There is considerable documentation of Jeffreys's interests in the history of science, women in science and education more generally. There is a major sequence of material on a large number of eminent scientists, especially mathematicians, both contemporaries of hers and historical figures. There is significant material in particular on Mary Lucy Cartwright, Paul Adrien Maurice Dirac, John Arthur Gaunt, Douglas Rayner Hartree, Inge Lehmann and Barbara Mary Middlehurst. Jeffreys's concern for the place of women in science is partly indicated by the high proportion of individual women scientists in the previous sequence, but there is also general material on this issue, including correspondence with Joan Mason, the founder of the Association for Women in Science and Engineering, and correspondence and papers relating to the influential 1992 White Paper on Science and Technology and the resultant 1993 report The Rising Tide. Jeffreys's interests in education documented includes material relating to the teaching of mathematics in schools and the admission of men to previously all-women Colleges.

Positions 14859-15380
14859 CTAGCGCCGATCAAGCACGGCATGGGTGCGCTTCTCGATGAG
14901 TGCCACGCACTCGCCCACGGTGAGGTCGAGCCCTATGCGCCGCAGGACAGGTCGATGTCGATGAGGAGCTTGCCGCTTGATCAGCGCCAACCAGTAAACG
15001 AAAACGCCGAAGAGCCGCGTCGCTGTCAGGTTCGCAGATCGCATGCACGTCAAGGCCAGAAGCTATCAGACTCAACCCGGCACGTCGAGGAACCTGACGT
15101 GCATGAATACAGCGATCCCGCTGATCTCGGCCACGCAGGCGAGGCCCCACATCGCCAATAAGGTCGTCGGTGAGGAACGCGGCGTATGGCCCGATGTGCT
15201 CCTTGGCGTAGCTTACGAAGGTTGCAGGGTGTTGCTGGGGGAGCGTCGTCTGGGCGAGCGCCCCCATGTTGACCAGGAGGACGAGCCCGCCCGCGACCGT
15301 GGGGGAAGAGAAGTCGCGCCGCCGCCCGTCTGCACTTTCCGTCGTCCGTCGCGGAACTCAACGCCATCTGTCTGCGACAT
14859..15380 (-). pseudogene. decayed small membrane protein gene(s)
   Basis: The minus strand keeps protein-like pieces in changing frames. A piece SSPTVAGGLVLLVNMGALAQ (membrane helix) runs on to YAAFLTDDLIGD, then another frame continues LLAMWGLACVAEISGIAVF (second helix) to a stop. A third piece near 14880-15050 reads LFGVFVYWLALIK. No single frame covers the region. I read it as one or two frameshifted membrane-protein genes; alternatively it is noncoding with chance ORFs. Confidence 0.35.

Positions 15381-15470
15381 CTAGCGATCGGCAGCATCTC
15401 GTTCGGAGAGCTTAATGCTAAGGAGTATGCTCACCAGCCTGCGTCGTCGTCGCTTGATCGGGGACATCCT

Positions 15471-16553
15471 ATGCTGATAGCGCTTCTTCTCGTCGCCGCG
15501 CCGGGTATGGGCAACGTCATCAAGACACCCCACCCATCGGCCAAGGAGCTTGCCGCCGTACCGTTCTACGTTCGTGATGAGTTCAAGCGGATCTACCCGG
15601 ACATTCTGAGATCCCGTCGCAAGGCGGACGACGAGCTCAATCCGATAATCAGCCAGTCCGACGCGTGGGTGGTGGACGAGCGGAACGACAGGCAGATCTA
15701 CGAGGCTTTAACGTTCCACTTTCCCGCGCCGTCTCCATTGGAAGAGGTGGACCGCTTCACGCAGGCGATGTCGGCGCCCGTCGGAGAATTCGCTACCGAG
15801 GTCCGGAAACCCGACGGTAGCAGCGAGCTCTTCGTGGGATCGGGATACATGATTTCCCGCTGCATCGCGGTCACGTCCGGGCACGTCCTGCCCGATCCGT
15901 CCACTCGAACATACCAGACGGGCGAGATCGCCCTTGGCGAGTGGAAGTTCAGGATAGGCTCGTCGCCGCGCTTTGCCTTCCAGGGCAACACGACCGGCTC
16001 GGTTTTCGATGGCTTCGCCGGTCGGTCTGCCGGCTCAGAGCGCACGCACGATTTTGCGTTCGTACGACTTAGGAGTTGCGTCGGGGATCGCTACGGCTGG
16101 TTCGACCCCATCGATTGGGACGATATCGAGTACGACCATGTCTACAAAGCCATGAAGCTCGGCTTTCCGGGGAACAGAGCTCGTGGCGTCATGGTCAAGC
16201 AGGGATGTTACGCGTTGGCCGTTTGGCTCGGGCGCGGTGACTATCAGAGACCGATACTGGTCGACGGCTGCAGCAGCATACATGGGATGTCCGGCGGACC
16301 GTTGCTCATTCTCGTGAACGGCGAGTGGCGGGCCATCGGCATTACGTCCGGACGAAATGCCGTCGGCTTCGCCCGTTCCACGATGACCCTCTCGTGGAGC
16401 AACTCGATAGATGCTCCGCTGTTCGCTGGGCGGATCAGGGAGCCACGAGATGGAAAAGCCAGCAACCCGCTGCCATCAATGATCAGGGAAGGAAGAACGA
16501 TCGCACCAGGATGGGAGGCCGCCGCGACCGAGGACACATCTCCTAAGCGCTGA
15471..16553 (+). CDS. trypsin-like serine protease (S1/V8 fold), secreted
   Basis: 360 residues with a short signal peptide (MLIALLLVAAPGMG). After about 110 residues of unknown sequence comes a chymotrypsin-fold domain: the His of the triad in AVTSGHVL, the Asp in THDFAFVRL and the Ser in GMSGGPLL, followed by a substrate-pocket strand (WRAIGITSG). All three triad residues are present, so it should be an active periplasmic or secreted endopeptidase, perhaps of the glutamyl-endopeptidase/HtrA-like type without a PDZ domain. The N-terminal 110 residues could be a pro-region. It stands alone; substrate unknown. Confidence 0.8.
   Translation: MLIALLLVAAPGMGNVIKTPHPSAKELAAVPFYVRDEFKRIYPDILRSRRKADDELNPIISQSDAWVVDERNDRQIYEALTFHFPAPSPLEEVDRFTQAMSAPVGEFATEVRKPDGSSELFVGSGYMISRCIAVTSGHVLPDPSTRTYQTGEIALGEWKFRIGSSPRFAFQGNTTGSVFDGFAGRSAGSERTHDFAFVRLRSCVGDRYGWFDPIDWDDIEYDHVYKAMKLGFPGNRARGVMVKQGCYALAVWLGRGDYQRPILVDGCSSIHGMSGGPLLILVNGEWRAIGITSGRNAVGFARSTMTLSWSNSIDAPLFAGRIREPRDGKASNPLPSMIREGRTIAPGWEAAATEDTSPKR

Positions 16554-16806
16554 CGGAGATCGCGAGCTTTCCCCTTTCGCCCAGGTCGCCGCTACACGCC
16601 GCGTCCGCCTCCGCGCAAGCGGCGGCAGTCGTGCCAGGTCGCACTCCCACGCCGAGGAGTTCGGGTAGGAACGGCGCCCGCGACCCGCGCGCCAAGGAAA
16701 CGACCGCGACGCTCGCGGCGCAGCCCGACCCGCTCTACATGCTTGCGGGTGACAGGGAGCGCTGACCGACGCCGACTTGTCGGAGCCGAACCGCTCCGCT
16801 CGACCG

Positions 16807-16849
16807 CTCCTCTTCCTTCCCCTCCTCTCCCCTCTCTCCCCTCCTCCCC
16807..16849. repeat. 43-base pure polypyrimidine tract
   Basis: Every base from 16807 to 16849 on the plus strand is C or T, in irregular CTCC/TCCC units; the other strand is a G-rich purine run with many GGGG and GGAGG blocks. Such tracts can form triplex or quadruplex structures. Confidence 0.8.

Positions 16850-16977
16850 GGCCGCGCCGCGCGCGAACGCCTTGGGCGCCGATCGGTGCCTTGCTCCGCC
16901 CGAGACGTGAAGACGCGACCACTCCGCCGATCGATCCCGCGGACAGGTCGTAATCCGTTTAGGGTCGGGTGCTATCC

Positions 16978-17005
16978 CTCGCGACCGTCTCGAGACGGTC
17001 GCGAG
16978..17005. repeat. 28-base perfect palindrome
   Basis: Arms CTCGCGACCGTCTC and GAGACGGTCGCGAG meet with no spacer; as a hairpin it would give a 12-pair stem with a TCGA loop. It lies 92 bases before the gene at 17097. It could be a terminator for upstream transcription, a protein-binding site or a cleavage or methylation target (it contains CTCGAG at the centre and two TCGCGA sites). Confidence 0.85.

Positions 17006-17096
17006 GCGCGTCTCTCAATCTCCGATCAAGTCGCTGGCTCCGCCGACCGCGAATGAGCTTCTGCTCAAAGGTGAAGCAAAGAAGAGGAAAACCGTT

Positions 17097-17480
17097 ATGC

Correspondence forms the largest component of the archive. Jeffreys's correspondence was found in a number of separate sequences and parts of sequences, in individual folders, plastic bags and loose. Correspondence found together can include letters from family members, family friends, former students, scientific colleagues and fellow Girtonians. For ease of reference these various groups of correspondence and individual letters have been consolidated into series of correspondence arranged alphabetically and a chronological sequence. In addition there is a series of postcards, which Jeffreys kept separate, and references and recommendations, again kept separate. Subjects vary widely, from family and personal news, topics in the history of science and information about individual scientists, to detailed mathematical questions. Some of the correspondence is to both Sir Harold and Lady Jeffreys (initiated before Sir Harold's death in 1989) and occasionally exchanges are begun with Sir Harold alone and then continued by Lady Jeffreys. The great bulk of the correspondence is incoming with outgoing correspondence sparsely represented by rough manuscript drafts or occasionally a typescript carbon copy.The papers cover the period 1871-2006. Although the bulk of the material has Jeffreys as creator, there are some groups where the material presented here should be consulted alongside that of her husband Sir Harold Jeffreys.